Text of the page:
Shell E & P Ireland Ltd -v- McGrath & Ors, [2006] IEHC 108 (2006)

Docket Number:2005 840 P
Party Name:Shell E & P Ireland Ltd, McGrath & Ors
Judge:Finnegan, P. / Smyth J.
 
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JUDGMENT BY: Finnegan, P.

2006 IEHC 108 THE HIGH COURT

RECORD NO. 2005/840P

BETWEEN

SHELL E & P IRELAND LIMITED

PLAINTIFF

AND

PHILIP MCGRATH, JAMES B. PHILBIN, WILLIE CORDUFF,

MONICA MULLER, BRID MCGARRY AND PETER SWEETMAN

DEFENDANTS

Judgment of Finnegan P. delivered on the 7th day of April 2006.

The Plenary Summons herein was issued on the 4th March 2005. The reliefs claimed included the following injunctive reliefs -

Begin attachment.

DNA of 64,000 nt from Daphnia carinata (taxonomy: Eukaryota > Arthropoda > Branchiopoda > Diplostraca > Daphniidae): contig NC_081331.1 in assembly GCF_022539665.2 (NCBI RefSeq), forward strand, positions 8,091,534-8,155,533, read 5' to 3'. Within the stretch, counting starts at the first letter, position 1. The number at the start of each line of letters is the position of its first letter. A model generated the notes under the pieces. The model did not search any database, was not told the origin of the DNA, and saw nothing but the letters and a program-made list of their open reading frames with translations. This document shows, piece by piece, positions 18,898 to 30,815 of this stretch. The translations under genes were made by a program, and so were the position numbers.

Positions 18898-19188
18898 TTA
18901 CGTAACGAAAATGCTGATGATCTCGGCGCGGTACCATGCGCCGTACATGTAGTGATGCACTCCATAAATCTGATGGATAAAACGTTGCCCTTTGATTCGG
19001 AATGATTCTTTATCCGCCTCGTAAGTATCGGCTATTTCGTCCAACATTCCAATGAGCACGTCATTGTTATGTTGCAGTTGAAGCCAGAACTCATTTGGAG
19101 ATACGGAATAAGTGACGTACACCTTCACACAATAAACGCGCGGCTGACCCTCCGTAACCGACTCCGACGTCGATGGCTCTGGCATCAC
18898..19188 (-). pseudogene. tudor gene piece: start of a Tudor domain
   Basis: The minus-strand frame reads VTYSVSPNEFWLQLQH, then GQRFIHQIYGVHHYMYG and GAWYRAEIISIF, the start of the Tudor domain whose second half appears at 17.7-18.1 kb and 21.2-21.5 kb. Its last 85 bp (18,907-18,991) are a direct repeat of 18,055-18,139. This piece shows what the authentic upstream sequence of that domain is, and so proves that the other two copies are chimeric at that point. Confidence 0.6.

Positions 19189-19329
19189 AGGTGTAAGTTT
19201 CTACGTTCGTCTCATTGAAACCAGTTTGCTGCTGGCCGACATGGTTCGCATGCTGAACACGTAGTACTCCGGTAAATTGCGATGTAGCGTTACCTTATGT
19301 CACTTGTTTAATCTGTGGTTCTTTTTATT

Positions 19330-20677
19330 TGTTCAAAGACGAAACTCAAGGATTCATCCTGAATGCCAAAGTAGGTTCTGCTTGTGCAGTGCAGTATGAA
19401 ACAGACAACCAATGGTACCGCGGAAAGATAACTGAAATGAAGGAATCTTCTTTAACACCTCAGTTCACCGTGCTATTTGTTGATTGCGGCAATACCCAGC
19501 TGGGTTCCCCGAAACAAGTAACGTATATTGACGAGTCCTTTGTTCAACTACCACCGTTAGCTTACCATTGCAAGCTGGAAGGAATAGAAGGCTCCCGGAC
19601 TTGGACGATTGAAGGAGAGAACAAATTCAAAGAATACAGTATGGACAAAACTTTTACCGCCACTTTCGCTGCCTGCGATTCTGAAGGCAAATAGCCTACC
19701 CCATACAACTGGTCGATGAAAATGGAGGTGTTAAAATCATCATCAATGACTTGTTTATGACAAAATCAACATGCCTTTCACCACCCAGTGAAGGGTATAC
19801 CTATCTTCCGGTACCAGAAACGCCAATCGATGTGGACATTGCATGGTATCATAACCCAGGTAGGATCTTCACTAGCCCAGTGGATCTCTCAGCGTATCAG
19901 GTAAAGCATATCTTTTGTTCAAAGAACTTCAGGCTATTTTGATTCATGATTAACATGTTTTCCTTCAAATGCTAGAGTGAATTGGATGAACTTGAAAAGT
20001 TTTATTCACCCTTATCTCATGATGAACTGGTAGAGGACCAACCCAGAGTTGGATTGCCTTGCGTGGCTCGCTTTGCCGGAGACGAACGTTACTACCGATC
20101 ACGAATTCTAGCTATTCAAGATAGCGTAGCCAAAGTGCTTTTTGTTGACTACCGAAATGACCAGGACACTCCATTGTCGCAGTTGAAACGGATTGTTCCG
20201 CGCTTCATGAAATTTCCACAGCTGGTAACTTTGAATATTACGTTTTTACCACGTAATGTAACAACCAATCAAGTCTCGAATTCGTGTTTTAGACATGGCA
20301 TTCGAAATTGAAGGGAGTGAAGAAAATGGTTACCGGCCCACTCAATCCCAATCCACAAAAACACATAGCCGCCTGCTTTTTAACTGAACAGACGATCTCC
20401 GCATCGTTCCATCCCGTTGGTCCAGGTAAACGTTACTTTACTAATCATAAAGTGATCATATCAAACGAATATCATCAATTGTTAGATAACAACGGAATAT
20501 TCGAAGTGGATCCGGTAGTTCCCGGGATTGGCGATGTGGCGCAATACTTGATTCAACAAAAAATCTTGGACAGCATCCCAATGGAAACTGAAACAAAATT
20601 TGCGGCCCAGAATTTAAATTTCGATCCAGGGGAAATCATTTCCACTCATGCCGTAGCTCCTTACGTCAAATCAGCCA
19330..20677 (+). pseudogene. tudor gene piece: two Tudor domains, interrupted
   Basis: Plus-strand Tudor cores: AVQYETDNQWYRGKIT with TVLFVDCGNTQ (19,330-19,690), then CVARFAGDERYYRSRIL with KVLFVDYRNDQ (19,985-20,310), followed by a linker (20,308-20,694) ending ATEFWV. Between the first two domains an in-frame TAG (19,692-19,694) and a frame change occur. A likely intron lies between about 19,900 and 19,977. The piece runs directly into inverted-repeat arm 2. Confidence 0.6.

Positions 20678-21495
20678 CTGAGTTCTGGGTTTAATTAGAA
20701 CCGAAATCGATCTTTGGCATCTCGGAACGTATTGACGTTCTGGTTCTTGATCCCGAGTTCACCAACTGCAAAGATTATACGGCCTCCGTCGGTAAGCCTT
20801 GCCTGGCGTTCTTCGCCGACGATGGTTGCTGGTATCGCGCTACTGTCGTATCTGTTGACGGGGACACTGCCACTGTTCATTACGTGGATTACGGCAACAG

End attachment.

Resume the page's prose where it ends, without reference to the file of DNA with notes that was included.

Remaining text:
1. An Order restraining the Defendants, and each of them, their servants or agents, and any person acting in concert with them and any person having notice of the making of the Order from obstructing or continuing to obstruct and/or interfering or continuing to interfere with the entry by the Plaintiff on lands at Rossport in the County of Mayo and more particularly described in the Affidavit of Paul Gallagher sworn herein on the 4th day of March 2005.

2. An Order restraining the Defendants, and each of them, their servants or agents, and any person acting in concert with them and any person having notice of the making of the Order, from assaulting, battering or committing trespass to the person of the employees or agents of the Plaintiff at or near lands at Rossport in the County of Mayo and more particularly described in the Affidavit of Paul Gallagher sworn herein on the 4th day of March 2005.